D.O.A. C.A.L. Jerk Baits – 5-1/2″ in Nite Glow, Rootbeer Chartreuse Tail or Silver Mullet rigged on a Mustad Power Lock Plus UltraPoint Weighted Hooks – Black Nickel – 1/16 oz. – #3/0

Tip: Bite the paddle tail off a shad style bait for a small jerkbait. Removing the tail reduces the vibration that may spook skittish snook and will twitch and react like a normal jerk bait.


Shallow-Diving Crankbaits: Snook often inhabit shallow areas near structures. Crankbaits that dive 1 to 4 feet are great for targeting these fish. Choose lures that resemble the local baitfish and retrieve them erratically to mimic a wounded prey.

Live Baits: While not lures, live baits like pilchards, pinfish, or shrimp can be extremely effective for snook. Rig them on a circle hook with a leader and allow them to swim naturally. Fish them near structures or in areas where snook are known to congregate.

Remember, snook can be picky at times, so it’s important to vary your lure presentation, retrieve speeds, and colors until you find what works best on a given day. Also, consider the local conditions, such as water clarity, tide, and time of day, as they can influence the snook’s feeding behavior.

When to use each bait

I like to fish two poles. One pole I ALWAY have a jig head with a shad tail (3″ most of the time). I will fish white on white, white on red 99% of the time and switch colors up if the bite is slow. My second rod starts and ends the day with a top-water. Between that I tie on a weighted weedless jerkbait.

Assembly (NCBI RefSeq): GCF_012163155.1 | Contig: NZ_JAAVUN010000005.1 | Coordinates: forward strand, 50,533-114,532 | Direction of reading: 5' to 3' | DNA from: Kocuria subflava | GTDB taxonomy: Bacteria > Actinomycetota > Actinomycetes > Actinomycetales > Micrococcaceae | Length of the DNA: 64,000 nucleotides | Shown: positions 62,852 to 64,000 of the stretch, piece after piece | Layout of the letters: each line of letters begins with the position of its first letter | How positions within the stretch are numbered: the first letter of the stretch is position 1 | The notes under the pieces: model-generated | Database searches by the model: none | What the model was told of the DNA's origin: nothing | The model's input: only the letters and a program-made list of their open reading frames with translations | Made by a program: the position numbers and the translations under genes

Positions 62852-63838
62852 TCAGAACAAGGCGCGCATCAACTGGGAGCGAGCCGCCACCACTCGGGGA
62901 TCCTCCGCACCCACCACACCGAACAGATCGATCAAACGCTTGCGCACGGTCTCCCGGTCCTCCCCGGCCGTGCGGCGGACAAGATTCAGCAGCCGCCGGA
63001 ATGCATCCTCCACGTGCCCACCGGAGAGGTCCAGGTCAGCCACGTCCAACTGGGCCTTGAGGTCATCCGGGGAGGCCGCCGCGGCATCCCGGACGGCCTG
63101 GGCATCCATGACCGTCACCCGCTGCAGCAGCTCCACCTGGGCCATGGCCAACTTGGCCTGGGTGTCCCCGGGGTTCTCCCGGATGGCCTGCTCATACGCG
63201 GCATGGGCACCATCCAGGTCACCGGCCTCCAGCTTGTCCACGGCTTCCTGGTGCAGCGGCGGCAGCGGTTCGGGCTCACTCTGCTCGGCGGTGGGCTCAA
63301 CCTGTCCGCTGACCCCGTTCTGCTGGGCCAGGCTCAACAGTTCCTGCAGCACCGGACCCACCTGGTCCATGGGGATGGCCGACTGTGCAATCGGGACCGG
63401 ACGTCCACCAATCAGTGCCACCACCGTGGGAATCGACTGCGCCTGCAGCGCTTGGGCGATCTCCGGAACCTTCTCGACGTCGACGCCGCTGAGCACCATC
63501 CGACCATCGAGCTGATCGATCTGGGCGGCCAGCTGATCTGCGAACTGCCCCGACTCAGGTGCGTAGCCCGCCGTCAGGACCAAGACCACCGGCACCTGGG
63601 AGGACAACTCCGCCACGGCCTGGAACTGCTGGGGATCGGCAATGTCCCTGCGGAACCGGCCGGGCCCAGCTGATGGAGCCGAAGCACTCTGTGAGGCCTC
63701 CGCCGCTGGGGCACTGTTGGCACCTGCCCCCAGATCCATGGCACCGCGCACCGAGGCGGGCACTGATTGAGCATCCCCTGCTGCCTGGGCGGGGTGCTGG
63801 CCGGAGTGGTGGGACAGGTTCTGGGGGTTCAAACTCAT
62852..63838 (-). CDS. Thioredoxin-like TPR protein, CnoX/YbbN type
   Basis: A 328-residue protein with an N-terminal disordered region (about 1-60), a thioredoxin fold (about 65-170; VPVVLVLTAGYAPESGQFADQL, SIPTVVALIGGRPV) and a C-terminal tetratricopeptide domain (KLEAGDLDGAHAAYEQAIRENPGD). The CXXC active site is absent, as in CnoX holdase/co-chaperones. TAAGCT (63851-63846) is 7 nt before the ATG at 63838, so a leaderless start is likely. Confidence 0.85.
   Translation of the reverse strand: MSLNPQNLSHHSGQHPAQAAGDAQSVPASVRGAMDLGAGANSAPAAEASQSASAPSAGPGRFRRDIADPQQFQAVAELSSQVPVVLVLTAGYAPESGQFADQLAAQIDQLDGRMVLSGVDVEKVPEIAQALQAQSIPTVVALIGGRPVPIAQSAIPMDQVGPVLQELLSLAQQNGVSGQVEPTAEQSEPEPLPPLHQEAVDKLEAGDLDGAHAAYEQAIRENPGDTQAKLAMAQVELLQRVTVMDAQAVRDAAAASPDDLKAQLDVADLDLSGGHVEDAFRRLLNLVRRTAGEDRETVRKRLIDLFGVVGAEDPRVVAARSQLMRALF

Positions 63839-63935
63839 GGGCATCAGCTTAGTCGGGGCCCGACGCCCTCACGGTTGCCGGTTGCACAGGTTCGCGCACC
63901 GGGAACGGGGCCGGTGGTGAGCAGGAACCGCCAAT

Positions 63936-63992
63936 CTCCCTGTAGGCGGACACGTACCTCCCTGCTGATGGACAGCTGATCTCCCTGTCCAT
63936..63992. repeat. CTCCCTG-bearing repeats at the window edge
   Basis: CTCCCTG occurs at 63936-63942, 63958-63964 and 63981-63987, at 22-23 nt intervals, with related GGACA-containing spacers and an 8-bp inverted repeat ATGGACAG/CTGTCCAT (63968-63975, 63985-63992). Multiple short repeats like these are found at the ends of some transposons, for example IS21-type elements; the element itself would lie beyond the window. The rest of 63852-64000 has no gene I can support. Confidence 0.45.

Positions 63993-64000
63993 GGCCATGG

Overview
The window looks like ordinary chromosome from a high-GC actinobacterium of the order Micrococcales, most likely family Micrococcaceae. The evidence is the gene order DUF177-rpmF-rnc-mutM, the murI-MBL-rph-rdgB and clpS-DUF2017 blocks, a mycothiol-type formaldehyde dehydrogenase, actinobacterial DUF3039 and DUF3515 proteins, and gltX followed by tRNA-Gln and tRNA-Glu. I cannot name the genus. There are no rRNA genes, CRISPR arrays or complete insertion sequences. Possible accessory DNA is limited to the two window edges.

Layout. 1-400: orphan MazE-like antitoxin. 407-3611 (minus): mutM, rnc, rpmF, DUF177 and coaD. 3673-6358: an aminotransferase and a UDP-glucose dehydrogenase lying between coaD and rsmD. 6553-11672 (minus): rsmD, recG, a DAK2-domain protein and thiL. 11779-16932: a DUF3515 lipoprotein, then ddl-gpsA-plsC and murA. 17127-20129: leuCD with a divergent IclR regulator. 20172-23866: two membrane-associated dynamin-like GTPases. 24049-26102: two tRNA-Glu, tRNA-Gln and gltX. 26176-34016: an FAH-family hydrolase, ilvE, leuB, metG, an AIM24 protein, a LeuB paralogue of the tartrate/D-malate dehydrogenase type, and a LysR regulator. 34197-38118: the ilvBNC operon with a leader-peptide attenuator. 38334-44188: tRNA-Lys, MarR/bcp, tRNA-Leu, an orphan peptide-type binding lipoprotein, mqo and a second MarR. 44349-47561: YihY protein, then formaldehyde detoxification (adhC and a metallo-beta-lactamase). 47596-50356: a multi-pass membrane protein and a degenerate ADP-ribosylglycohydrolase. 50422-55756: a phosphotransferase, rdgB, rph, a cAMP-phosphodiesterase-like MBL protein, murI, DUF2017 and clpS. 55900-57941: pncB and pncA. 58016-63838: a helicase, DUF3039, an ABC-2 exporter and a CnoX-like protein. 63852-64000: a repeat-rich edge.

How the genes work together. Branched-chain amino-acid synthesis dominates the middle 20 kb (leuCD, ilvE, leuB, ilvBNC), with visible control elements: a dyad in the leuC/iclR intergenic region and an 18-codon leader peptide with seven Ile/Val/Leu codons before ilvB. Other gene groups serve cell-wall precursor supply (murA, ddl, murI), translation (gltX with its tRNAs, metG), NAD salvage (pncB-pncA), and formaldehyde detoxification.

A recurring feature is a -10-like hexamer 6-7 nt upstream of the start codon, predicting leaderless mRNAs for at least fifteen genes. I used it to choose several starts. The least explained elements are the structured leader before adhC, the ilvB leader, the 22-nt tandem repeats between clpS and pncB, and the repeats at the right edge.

I will fish top water first thing in the morning before the sun become bright or at night once the sun is “starting to set”. If the day is over cast the top water bite can last much longer so take note when the sky is gray. I will fan cast the top-water power fishing as I drift around high percentage spots. If the bite is slow I will mix in casts with the paddle tail just to see if there are fish around.

Once the top-water windows dwindles I will use my jig head as a search bait fan casting every little nook and cranny I can find. I will switch over to the jerk bait based on the situation. First is if I need to get up under the mangroves. Big snook move WAY under the mangroves. Most of the time they hide deep into the root systems and just lets the currents bring food to them. The smaller snook will be forced to stay out on the edges more, but the big mamas like to stay deep. So during high tides you will find me skipping weedless rigs as deep as I can into the mangroves. Second, if I spot a fish I go as stealthy as I can because if you can see them they can see you and they will spook real easy. Lastly, I will throw a weedless under docks that I don’t know. Many docks have cross beams or even ropes homeowners tie up to deter people from fishing near their property. So I throw a weedless to avoid losing a jig. Once I know its clear I can fish it however I like.

Best Soft Rubber Baits for Snook, Redfish, and Speckled Trout